A bakery which has already made global headlines, is on a mission to make great bread and kick-start the careers of Teesside teenagers as it opens its new shop.
There was worldwide interest in Guisborough’s Brickyard Bakery after it invited people to bake their Christmas cakes in its ovens, provide a warm room for members of its community struggling with their fuel bills and make breakfasts for children on their exam day.
Now the not-for-profit Community Interest Company is opening a second bakery – in Middlesbrough’s Dundas Shopping Centre – and owner Ed Hamilton-Trewhitt said there has been nothing like it before.
As well as selling affordable artisan bread, pastries and savouries, Ed will be providing year-long paid internships for six young people who struggled at school.
“It’s for kids who don’t do well sitting behind desks and learning in conventional ways. But they respond fantastically to getting their hands dirty, working and producing something,” said the 55-year-old who was born in Redcar, left school with one qualification in metal work, worked in some of London’s top kitchens, cooked for royalty, opened restaurants, taught at college and studied at Teesside University.
As well as the interns, the new bakery will employ six members of staff including teaching assistants. They will help the teenagers study for their qualifications in food hygiene and retail.
The Brickyard Bakery is moving into the unit vacated by the Cooplands Bakery earlier this year and its arrival completes a circle for Ed who started selling his bread eight years ago in the Dundas Indoor Market.
“Dundas is fantastic and it’s a great site for us. We see it is an important hub in Middlesbrough. I’m really excited about being involved in encouraging more and more people to go there.”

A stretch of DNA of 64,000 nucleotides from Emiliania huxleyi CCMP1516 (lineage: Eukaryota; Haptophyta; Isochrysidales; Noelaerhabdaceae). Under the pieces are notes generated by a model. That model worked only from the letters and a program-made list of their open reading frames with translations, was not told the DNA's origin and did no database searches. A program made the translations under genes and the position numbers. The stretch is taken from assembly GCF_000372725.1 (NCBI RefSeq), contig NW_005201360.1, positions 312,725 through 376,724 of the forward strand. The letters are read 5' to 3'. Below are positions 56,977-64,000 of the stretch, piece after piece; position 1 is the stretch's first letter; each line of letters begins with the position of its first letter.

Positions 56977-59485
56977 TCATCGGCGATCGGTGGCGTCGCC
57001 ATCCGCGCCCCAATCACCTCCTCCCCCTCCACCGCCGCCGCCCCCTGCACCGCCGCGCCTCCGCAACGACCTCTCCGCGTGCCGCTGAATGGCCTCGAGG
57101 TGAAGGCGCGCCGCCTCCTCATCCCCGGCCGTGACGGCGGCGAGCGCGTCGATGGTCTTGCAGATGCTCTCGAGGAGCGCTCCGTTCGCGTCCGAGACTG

Richard Wilson – Senior Associate with Teesside commercial property agent Dodds Brown, which manages the Dundas Shopping Centre on behalf of its owner – said the arrival of the Brickyard Bakery marks an important step in the reinvention of Middlesbrough town centre.
“More and more people will be attracted to live and work there as the investment planned by the Middlesbrough Development Corporation takes effect.
“These new communities need services, amenities and shops on their doorstep if Middlesbrough follows the concept of the 15-minute city which town planners are already adopting throughout the UK and the rest of the world.”
He added: “With its strong community values, independent retailers like Brickyard Bakery are the very embodiment of this concept. Ed – and the other independents who I’m confident will follow his lead – are essential to build a new and much-needed identity for Middlesbrough.”
The new bakery “helps create the full picture,” said Ed, who opened the Brickyard Bakery and Academy in Guisborough in 2014, selling artisan bread and providing courses for children, novices and bakers looking to improve their skills. “At Guisborough young people can get engaged in baking and creating fantastic things. If they are interested in it as a career, now that we’ve opening in Middlesbrough, they don’t have to go to a big college – which can be quite intimidating for some of them.
“Instead they will have the opportunity of coming somewhere that is specifically designed to be supportive and encouraging and gives them that 12 months of real work experience. That means they will feel a little bit more comfortable and confident when they go out into the wide world.”
Both bakeries, said Ed, will be selling “real bread at realistic prices. We refuse to have improvers, enhancers or additives in our bread. This is not just the preserve of the well-off middle classes. It’s absolutely for everybody.”
Ed already has plans to double the number of internships offered at Middlesbrough and is confident the model developed there will be repeated elsewhere. “I want to prove that this works and then work with people to roll it out,” he said. “Teesside could easily do with another two or three and ultimately we don’t need to stop at Teesside. The whole of the North East is desperate for real work for the kids that are coming through but don’t have much hope or future.”